** There’s bound to be mistakes in this post somewhere.  Errors all mine.

Addenda

Update: February 7

I have added some numbers.  How did the leadership candidates do according to held seats and non-held seats?

Dianne Watts and Michael Lee had a combined 50.7% of the points in forty-one NDP ridings compared to a combined 43% in forty-three BC Liberal ridings (which includes Abbotsford South and Kelowna West for this analysis).  This is similar to the 2011 result where Christy Clark did much better on non-held than held seats.  The outsider candidates did not do as well in incumbent ridings.

Andrew Wilkinson and Todd Stone were stronger in BC Liberal ridings, Wilkinson especially so.  Wilkinson was 2nd in BC Liberal ridings and 4th in NDP ridings.  There are only three Green ridings so Watts’ advantage was not as important though Todd Stone wishes it was the case – it does reflect that Stone had some strength on the Island.

Table 14: First count leadership vote by BC Liberal, NDP, and Green ridings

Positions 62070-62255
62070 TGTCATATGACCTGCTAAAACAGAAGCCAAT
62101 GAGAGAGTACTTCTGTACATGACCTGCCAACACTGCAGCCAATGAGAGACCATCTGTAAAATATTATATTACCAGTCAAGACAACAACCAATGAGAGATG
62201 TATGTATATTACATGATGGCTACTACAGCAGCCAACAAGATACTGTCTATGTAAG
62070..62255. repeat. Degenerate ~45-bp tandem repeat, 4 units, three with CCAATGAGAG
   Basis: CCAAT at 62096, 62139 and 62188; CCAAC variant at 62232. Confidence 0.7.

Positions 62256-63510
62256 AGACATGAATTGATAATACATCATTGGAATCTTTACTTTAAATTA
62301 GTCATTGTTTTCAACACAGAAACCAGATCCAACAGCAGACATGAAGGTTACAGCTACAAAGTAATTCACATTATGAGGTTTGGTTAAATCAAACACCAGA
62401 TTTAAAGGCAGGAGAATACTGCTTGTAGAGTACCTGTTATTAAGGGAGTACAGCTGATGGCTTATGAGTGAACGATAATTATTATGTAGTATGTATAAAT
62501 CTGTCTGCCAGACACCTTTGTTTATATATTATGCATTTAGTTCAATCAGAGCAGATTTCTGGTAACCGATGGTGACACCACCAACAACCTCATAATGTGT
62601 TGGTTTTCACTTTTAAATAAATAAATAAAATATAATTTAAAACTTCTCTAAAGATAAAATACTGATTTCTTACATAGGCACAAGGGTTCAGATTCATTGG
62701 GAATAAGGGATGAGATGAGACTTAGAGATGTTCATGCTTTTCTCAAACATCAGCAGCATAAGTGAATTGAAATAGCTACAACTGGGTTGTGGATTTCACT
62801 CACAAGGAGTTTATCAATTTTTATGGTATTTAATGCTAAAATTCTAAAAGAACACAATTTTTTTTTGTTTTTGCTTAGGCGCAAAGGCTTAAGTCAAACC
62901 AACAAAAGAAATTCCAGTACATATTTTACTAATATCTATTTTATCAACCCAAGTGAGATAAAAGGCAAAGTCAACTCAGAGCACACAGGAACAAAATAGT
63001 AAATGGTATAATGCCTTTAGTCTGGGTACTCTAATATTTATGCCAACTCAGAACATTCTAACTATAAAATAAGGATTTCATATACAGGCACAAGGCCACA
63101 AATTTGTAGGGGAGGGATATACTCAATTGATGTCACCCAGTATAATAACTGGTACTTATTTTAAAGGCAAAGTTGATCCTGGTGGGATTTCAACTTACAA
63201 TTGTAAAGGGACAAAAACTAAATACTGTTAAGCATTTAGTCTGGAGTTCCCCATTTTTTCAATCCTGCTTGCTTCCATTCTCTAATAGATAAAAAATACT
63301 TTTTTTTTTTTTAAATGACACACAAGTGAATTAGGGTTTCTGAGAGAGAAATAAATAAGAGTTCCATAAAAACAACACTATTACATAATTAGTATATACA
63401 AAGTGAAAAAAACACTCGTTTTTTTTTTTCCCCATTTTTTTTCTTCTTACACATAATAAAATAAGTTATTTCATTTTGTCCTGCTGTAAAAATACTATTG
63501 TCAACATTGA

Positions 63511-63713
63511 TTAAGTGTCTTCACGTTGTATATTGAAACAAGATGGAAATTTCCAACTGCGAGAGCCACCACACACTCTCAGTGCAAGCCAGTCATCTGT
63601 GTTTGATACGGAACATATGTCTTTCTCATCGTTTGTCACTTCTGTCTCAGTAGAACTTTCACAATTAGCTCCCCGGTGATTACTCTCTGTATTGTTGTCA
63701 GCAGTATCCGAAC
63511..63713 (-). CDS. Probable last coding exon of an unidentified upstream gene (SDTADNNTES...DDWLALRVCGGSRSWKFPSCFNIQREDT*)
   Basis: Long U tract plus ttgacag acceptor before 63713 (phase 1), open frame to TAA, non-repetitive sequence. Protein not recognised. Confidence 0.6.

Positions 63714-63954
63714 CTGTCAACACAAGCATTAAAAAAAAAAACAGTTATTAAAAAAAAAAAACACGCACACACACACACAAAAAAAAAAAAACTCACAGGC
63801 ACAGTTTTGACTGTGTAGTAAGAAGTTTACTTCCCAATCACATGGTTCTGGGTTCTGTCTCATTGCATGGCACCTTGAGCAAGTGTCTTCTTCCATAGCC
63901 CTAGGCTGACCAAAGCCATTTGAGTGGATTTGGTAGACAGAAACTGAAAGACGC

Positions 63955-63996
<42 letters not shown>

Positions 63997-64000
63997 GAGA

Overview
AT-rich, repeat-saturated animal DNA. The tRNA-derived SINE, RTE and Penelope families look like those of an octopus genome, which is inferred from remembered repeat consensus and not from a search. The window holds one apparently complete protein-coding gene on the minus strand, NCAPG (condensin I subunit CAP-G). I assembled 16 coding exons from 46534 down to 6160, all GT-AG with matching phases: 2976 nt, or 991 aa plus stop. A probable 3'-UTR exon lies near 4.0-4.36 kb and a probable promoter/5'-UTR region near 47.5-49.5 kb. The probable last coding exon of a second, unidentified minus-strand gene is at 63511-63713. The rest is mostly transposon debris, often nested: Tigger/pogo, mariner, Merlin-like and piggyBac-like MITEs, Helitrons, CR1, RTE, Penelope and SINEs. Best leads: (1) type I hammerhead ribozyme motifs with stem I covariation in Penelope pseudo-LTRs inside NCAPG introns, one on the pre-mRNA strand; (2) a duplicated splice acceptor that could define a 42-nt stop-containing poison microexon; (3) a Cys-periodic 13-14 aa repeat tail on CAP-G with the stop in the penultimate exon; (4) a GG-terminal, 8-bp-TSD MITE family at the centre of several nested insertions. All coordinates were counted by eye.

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On the fifth count, Wilkinson led in BC Liberal and NDP ridings, but moreso in the held seats.  Watts held her advantage in the three Green ridings.

Table 15: Fifth count leadership vote by BC Liberal, NDP, and Green ridings

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Update: February 8

Some more calculations to add to the mix.

Table 16: First count, raw vote by sub-region

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Table 16 shows the raw vote in each sub-region.  In the left-hand column, the number of ridings in that region is included for reference.  The most votes cast overall were in the Surrey-Delta area (686 per riding) followed by Vancouver (402) and then three regions that were very close together: Fraser Valley (390), Southern Interior (389), and Richmond (381).